At Bloomfield 9 Kilmore bait stations at 600 mm and 2 Kilmore door bait stations at 500 mm for were trialed for14 days and at Tasmania Zoo we tested 3 Kilmore bait stations at 500 mm for 6 nights.

Photograph Recording and Analysis

Only photos and videos containing animal images were recorded. They were classified as:

Near the bait station:-Within camera range At the bait station:-Apparently actively investigating the bait station, within 10 cm.

Feeding:-Head actually in the bait station.

These groupings weren’t exclusive or quantitative. It was obvious from results where a video and still camera were used at the same bait station that there was an overlap in the classifications as some animals recorded at the bait station by the still camera had or subsequently did take a mouthful of feed while the camera was powered down. Although video clips varied in length from less than a minute to several minutes we only scored each clip once. For each clip we recorded an animal as feeding rather than near or at the bait station if it fed at any stage during the clip regardless of the length of the clip or the proportion of time it actually spent feeding. Also there was often no way to differentiate between different animals feeding and a single animal returning repeatedly, so records could only be of the presence of an animal.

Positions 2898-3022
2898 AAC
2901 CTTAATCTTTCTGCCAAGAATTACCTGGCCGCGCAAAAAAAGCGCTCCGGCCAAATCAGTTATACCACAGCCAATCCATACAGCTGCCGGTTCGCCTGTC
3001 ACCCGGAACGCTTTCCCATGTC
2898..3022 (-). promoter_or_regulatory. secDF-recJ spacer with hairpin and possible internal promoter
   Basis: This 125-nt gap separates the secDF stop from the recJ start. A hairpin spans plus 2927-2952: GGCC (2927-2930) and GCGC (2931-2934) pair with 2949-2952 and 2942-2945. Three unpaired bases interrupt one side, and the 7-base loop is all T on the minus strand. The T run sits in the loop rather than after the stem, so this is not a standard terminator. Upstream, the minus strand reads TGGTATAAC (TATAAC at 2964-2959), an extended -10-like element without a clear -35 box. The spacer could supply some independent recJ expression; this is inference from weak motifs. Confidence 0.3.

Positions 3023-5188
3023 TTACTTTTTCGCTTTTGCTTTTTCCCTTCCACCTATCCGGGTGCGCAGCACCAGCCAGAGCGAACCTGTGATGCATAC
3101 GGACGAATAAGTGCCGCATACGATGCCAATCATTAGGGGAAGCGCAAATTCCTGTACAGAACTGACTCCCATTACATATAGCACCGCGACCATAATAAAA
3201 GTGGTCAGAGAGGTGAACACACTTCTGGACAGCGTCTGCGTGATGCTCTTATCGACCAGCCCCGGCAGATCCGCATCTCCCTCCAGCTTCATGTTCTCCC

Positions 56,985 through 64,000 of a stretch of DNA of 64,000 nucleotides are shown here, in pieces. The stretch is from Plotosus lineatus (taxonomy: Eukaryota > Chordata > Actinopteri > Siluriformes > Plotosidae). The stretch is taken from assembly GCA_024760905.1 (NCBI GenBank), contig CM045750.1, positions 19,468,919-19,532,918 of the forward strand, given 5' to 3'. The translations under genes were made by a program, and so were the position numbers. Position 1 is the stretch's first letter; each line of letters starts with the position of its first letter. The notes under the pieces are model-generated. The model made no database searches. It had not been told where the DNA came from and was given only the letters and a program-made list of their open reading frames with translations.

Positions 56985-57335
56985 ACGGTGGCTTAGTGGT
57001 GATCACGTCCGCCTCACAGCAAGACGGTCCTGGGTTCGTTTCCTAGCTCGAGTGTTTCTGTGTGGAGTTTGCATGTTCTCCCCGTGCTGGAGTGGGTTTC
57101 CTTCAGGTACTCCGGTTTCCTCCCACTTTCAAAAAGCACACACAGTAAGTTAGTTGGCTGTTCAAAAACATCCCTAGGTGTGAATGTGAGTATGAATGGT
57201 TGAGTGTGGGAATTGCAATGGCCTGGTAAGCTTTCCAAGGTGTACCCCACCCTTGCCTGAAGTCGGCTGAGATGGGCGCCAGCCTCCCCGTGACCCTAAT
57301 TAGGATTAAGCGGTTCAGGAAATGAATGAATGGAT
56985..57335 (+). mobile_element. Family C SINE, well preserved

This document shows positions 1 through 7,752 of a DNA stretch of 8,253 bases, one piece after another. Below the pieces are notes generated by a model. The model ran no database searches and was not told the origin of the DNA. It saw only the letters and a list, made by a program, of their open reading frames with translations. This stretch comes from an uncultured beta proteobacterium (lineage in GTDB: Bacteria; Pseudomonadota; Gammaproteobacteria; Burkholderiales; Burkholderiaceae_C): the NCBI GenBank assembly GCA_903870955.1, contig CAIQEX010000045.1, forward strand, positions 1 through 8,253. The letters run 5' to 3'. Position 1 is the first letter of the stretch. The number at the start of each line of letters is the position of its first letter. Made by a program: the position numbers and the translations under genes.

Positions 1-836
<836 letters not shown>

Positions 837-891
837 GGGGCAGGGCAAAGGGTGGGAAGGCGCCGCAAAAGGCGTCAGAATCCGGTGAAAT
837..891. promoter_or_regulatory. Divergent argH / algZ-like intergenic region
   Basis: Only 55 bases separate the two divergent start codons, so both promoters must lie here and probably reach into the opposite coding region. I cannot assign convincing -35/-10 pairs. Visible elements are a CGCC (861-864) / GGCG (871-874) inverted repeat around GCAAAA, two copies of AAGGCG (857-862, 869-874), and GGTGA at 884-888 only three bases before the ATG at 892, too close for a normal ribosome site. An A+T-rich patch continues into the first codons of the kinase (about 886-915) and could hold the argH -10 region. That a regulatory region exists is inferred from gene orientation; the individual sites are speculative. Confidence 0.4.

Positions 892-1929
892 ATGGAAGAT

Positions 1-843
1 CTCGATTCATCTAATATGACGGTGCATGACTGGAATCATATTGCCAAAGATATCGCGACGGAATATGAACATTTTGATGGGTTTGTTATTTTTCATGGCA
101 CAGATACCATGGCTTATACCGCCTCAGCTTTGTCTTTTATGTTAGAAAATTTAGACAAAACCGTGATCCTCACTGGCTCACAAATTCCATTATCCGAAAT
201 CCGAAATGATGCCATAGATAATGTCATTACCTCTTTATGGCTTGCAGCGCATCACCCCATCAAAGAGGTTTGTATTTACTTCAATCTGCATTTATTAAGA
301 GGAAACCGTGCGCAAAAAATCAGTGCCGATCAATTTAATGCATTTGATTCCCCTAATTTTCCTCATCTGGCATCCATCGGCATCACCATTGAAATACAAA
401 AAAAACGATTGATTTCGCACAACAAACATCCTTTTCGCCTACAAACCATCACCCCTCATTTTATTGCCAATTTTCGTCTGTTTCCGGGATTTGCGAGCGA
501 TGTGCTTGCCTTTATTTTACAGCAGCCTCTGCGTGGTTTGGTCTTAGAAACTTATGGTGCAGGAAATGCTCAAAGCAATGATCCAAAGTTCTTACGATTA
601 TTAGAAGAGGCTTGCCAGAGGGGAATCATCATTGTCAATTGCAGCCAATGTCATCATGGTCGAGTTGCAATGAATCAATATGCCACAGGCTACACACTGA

There were several problems with replication which resulted in this trial not being statistically analysable as the number of records differed between cameras. Localised shade and vegetation conditions meant that position and sensitivity of individual cameras often had to be adjusted during a trial, affecting the numbers of photos recorded. Other inconsistencies 6 Bait Stations to Minimise Nontarget Poisoning Statham and Statham were caused by weather. For example in very cold weather camera batteries lost power more quickly and in windy weather a lot of daylight photos and clips were taken triggered by moving vegetation and changes in cloud cover. Also cameras sometimes failed for unexplained reasons.